5 Extreme Winter Sports that Michigan Does Best

We’ve teamed up with Expedia Viewfinder to spotlight some of the most adventurous winter sports to try in the Great Lake State this season.

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Cold weather doesn’t bring life in Michigan to a halt. In fact, a whole new array of activities open up during the winter months. Strolling along the chilly beaches of Grand Haven or attending the Motown Winter Blast festival in Detroit can certainly be fun for visitors and locals alike. But those looking for something more rugged, more exhilarating, can push the envelope on adventure.

At Expedia Viewfinder, we love discovering adrenaline-pumping, thrill-inducing activities during our travels, so we joined forces with Pure Michigan to reveal some of the most extreme sports to try in Michigan this winter:

Ice Climbing

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When it’s too cold to scale a mountain, try a frozen waterfall instead. Ice climbing is one of Michigan’s more extreme winter activities, and it’s not for the faint of heart. With ice axes, a belay system, and pure grit, climbers methodically ascend these arctic pillars to reach spectacular snowy summits. Over the past few years, the sport has increased in popularity and Michigan is arguably the best location to ice climb in the U.S. In particular, Lake Superior in Munising is a climber’s utopia, with hundreds of frozen waterfalls ranging from 20 to 200+ feet in height.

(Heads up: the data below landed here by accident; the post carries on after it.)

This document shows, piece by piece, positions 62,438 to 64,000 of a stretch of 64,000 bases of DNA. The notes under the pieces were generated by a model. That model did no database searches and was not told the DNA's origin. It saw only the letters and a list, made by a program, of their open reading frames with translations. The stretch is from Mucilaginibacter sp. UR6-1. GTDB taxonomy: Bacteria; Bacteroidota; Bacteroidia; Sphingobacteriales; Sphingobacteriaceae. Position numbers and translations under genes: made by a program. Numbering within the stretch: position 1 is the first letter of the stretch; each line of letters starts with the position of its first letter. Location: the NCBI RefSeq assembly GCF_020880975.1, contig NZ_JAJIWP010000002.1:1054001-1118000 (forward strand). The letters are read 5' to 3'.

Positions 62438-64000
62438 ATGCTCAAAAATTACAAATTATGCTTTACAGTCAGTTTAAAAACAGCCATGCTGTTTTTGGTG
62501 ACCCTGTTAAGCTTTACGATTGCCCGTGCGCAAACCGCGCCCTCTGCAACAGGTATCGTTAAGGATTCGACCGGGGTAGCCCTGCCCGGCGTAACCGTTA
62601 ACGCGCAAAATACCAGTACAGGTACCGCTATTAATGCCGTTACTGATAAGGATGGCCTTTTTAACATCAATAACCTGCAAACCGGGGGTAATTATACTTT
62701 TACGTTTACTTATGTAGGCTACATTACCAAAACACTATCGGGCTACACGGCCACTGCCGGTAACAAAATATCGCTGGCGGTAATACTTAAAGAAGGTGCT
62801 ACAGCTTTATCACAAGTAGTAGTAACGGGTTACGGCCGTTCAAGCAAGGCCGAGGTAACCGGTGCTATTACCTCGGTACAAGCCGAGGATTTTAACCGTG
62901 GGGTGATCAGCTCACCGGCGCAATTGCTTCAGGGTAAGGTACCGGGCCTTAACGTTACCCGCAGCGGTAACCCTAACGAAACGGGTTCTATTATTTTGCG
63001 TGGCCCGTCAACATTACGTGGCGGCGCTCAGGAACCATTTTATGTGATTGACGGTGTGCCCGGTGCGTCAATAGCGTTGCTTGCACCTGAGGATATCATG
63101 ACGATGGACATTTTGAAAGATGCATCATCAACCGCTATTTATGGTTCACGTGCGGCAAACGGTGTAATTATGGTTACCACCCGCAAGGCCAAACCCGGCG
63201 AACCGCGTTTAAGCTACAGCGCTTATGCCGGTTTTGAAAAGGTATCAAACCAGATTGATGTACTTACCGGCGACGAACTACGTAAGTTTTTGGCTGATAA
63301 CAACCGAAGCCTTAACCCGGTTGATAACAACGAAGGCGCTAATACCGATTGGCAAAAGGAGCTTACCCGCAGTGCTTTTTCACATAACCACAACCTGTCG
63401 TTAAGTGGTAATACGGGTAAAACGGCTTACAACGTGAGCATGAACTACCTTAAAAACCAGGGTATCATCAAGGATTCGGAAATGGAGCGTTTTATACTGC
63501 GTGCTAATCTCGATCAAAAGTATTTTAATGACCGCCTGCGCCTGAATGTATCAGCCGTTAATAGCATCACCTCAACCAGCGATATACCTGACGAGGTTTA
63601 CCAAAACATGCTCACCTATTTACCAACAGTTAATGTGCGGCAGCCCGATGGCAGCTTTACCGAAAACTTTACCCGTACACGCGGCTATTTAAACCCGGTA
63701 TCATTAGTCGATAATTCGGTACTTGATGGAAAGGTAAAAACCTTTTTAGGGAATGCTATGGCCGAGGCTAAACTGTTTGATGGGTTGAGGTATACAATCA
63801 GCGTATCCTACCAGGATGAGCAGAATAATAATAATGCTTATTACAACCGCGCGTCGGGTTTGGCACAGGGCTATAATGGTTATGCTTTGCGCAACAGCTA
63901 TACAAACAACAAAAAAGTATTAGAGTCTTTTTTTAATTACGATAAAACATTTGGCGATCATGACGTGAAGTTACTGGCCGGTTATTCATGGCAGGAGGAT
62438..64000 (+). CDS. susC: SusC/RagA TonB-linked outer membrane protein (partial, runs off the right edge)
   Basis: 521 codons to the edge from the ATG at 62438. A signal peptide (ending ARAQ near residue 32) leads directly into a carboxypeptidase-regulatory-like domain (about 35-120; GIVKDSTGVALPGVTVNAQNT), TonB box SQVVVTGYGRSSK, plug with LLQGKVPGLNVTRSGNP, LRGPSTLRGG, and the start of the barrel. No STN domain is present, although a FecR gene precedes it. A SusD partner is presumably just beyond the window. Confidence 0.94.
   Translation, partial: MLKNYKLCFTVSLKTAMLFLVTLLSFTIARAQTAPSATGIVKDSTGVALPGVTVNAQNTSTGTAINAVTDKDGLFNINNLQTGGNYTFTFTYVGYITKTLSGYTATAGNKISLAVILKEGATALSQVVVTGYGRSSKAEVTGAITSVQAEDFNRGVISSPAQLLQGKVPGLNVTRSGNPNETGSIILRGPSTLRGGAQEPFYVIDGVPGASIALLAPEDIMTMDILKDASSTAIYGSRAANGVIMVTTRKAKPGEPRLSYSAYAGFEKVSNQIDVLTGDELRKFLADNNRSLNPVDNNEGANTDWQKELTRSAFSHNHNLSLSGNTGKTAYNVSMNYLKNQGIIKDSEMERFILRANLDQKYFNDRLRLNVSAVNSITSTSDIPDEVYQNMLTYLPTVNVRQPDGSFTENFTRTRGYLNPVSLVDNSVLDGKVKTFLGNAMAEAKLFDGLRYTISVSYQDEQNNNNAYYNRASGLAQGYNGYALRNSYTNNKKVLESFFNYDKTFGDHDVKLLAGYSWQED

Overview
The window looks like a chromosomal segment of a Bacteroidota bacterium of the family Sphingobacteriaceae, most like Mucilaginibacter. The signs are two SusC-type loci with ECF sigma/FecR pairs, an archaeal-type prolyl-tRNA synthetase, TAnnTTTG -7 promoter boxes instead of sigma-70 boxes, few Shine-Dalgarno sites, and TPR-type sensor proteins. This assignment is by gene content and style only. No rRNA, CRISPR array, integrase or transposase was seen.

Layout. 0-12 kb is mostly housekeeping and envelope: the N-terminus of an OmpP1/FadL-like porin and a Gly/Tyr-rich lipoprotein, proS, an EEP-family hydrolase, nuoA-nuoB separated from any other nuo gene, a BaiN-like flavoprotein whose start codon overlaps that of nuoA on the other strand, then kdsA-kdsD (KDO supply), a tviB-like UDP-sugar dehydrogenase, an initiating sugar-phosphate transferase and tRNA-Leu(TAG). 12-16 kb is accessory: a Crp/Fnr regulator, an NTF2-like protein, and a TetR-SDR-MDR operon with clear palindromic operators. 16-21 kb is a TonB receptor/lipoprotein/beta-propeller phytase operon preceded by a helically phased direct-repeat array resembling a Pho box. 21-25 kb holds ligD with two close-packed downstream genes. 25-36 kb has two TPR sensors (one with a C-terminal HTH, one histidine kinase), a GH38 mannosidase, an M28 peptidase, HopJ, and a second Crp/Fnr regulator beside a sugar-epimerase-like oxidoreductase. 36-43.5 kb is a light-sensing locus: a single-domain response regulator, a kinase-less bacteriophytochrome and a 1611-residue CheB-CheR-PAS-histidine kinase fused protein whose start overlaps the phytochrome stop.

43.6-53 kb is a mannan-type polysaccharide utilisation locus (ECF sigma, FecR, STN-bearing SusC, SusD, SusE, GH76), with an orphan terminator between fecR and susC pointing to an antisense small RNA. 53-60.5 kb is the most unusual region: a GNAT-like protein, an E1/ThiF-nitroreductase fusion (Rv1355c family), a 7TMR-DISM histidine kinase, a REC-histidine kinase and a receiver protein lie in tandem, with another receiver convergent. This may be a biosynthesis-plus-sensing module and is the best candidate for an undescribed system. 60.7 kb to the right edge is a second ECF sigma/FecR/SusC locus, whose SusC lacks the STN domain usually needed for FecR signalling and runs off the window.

Ice Luge

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On the shores of Lake Michigan, the Muskegon Winter Sports Complex offers ice luge for mere mortals who’d like to pretend to be Olympians. Not to be confused with the bobsled, the ice luge is flat with two steel runners; it’s built for riders to recline on their backs and steer with their legs and shoulders. One of only four luge tracks in the U.S., the Sport Complex’s track welcomes the general public and provides a rare opportunity to try this velocious sport. The experience is exhilarating as riders hurtle feet-first down the 850-foot track, reaching speeds up to 30 mph (Olympic athletes reach speeds of 80 to 90 mph).

Ice Diving